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Greenways

New information added on February 12, 2012

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Update
Update
"State Senator John Bonacic Proposes Upper Delaware Greenway" - PRFA, Summer 2004
Sen. John J. Bonacic (Rep., New Paltz) is proposing an Upper Delaware Greenway modeled after the State's Hudson River Greenway. The Independent Landowners Association, Long Eddy, whose president is Noel van Swol, is opposing the carrot-and-stick regional land use control scheme.

 See Also
See Also

Heritage Rivers and Areas

 

In-Depth Information

  • James W. Keegan, Former Chairman, Columbia County Board of Supervisors, to Carol W. LaGrasse, President, Property Rights Foundation of America, Inc.— Letter, October 29, 2011.
    Albert L. Wassenhove read this letter aloud at the Fifteenth Annual Conference on Private Property Rights. In the letter, Mr. Keegan writes, "I want to commend you on the excellent feature front page expose you published on the Olana versus Eger Family farm controversy in your Summer 2011 edition of the Property Rights Clearinghouse."
  • "Olana Devotees Battle Farmer's New Communications Tower" - By Carol W. LaGrasse, New York Property Rights Clearinghouse, Vol. 15, No. 2 (Property Rights Foundation of America, Inc., Summer 2011)
    The National Park Service; New York State Office of Parks, Recreation and Historic Preservation; Scenic Hudson; and the Olana Partnership have ganged up against the Eger family farm in Columbia County, N.Y., alleging that the replacement of a communications tower at their farm will infringe on the view from Olana, the estate of Hudson River School painter Frederic Edwin Church.
  • Carol W. LaGrasse"New York Property Rights Directions"-Speech by Carol W. LaGrasse, Cato Institute Conference-"Property Rights on the March: Where from Here," December 1, 2006, Washington, D.C.
    An overview of where property rights stand in New York, what the directions are, and where the work for our cause has been effective: focusing on the battle to keep land in private hands, holding off extreme land-use regulation, the issue of conservation easements, regional preservationist land-use battles, ubiquitous zoning conflicts; and eminent domain.
  • "Drop the Idea, Senator Bonacic" - OpEd by Noel van Swol, Long Eddy, N.Y. (originally published in the Sullivan County Democrat, July 30, 2004, used by permission of Noel van Swol)
    The proposed Upper Delaware Greenway "is a Trojan horse designed to go along with the Upper Delaware Scenic River and Route 97 Scenic Byway and impose more restrictions and ultimately regional zoning on us."
  • Independent Landowners Association letter opposing greenway for Upper Delaware River Valley - Noel van Swol, April 16, 2004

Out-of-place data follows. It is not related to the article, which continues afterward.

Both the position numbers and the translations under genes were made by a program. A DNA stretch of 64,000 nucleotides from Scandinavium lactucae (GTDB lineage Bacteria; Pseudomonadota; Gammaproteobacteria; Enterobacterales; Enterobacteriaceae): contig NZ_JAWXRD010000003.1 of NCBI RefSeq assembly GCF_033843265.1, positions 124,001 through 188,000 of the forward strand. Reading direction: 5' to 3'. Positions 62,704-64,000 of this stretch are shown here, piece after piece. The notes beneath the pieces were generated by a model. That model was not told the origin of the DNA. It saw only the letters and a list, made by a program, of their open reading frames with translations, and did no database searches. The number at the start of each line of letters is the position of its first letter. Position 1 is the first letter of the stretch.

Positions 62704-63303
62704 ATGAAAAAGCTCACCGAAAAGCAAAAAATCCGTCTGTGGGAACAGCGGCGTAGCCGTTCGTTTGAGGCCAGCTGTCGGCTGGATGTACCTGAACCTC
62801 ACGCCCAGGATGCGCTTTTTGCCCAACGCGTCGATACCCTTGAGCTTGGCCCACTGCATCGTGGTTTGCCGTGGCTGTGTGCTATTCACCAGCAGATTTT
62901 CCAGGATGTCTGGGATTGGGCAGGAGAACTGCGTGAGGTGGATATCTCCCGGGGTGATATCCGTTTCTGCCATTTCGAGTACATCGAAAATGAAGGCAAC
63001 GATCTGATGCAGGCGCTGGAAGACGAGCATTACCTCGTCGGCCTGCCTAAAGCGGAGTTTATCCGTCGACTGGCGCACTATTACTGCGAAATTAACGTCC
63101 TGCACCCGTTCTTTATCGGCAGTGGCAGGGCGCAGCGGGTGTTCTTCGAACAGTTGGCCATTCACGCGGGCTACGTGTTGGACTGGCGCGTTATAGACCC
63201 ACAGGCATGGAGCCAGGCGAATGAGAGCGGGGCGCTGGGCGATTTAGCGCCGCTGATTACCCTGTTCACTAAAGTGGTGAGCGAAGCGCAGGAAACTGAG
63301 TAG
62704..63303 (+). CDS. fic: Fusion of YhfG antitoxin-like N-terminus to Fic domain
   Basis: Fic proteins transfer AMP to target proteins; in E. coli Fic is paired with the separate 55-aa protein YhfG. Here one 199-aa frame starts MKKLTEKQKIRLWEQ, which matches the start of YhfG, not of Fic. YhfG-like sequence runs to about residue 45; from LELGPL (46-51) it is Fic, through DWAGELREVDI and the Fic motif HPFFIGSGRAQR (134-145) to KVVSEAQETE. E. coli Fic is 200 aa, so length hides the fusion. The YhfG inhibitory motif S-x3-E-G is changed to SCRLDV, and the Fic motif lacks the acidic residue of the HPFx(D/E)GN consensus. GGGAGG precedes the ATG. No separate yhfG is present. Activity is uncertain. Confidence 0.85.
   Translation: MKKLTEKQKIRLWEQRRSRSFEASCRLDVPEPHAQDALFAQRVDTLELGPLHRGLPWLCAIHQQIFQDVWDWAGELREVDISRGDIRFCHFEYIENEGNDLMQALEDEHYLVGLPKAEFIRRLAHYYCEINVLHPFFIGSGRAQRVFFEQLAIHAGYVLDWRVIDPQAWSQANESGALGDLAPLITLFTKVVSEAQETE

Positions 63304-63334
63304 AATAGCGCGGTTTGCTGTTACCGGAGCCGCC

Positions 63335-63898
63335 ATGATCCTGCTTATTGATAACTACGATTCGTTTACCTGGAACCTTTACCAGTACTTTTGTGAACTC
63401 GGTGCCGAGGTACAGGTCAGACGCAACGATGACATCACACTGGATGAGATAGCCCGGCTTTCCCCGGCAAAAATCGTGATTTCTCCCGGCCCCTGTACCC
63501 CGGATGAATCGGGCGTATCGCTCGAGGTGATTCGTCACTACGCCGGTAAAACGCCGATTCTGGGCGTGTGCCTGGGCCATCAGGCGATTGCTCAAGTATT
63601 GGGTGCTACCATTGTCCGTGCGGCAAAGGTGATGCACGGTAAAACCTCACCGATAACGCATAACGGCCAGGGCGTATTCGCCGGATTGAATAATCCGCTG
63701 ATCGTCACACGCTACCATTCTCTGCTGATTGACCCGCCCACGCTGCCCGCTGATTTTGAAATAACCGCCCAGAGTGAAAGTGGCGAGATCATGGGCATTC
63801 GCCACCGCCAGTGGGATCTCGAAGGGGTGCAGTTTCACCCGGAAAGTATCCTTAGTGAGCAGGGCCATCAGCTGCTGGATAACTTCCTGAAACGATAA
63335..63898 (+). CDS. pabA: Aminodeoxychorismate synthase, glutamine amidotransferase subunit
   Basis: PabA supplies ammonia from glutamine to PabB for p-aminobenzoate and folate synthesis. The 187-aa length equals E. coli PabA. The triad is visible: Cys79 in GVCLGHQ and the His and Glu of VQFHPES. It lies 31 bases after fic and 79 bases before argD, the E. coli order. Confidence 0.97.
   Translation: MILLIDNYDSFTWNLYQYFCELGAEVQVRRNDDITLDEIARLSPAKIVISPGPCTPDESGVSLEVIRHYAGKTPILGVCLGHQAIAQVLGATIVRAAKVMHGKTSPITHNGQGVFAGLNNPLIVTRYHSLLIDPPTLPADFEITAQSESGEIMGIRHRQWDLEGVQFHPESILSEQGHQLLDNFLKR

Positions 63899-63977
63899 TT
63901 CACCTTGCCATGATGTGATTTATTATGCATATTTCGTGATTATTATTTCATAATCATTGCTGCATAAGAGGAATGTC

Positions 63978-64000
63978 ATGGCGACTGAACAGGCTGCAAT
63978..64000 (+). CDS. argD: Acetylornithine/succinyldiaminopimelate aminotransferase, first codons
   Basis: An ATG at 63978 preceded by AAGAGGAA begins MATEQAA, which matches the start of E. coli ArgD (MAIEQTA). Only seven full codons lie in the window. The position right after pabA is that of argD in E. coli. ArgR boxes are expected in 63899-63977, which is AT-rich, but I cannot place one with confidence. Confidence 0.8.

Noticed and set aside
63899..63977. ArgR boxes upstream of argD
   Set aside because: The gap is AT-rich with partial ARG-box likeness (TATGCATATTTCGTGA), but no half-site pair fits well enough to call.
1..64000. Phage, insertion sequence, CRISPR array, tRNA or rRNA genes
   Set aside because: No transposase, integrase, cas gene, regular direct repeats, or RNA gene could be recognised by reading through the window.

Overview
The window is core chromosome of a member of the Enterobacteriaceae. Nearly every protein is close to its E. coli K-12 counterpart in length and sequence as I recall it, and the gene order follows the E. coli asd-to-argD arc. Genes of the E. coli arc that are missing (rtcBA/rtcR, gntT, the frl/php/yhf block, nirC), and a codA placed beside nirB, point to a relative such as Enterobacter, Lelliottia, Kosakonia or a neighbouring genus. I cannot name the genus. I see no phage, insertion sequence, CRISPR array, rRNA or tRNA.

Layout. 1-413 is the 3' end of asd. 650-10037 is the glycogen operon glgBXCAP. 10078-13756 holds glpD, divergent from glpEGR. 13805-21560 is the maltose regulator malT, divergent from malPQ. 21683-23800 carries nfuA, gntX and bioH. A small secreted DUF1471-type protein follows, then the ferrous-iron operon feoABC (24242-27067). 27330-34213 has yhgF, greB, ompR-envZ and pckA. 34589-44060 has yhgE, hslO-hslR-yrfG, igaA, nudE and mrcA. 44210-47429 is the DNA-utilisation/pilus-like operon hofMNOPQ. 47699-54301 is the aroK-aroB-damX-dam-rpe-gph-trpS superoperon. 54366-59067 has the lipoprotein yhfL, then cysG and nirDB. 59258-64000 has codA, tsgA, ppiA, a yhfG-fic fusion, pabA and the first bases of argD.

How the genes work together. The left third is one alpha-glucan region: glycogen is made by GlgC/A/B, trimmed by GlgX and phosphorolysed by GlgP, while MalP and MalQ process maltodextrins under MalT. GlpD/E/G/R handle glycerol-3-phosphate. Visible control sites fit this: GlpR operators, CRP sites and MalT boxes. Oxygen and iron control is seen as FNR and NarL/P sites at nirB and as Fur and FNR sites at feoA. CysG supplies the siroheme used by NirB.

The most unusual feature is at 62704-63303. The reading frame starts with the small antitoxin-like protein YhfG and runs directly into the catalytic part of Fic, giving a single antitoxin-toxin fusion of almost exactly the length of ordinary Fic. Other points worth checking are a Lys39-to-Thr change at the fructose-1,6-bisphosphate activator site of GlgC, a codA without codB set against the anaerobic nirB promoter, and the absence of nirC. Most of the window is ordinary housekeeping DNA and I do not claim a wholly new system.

The people have not forgotten the 25-year battle to prevent the National Park Service from condemning the entire Upper Delaware Valley, including all its villages and towns. This letter to N.Y. State Senator John Bonacic warns that an Upper Delaware greenway would be a back-door to extend National Park Service control over private property.
  • Peter J. LaGrasse"Brief Comments on Erie Canalway National Heritage Corridor (Abbreviated Transcript)" - By Peter J. LaGrasse, Chairman, Stony Creek Board of Assessors (PRFA, December 9, 2003)
    Corridor proponents are concealing the extreme limitation in the protection from liability for owners where trails are located. The Heritage Corridor is a plan for a total change in cultural orientation. Local people will not be able to afford the taxes. If this scheme succeeds, there indigenous population will not be able to continue to live in the area.
  • Nate Dickinson"Could It Be That the Hudson Valley Heritage Plan is Actually Anti-Heritage?" - By Nate Dickinson (PRFA, March 2, 2004)
    A review of the "Hudson River Valley National Heritage Area Management Plan." The National Park Service and its cadre of allied agencies and not-profit organizations lay the groundworks for a four million acre kingdom of eleven counties in the Hudson Valley, where resource protection and land management policies are to be coordinated in a viable regional plan.
  • "The Erie Canalway National Heritage Corridor - Worth Commenting" - By Carol W. LaGrasse (Reprinted from the New York Property Rights Clearinghouse, Winter 2004)
    The 524-mile long National Park Service Corridor is designed to displace the current culture and population. It extends from Buffalo to Albany, then to Lake Champlain, and includes the Cayuga-Seneca and Oswego Canal regions, totaling 1,834 sq. mi. Eminent domain is being used to acquire the Erie Canalway Trail. Development rights for the entire canal were sold to one investor for only $30,000. The Park Service does expensive public relations but is short on real information.
  • "Saratoga County Canalway Trail Shrouded in Secrecy—Trail Planned along Champlain Canal Route through Saratoga and Washington Counties" By Carol W. LaGrasse (PRFA, October 22, 2002)
    The New York State Canal Corporation, National Park Service, and the New York Parks and Conservation are very quietly garnering support for an elaborately planned proposal with federal funding to build an uninterrupted 26-mile trail along the active and abandoned Champlain Canal route from Waterford through Saratoga County, to be followed by another 22 miles through Washington County to Whitehall. The abandoned and active sections of the canal pass through or adjacent to private houses and backyards, businesses, farms, and other private property, but the property owners are not being given information.

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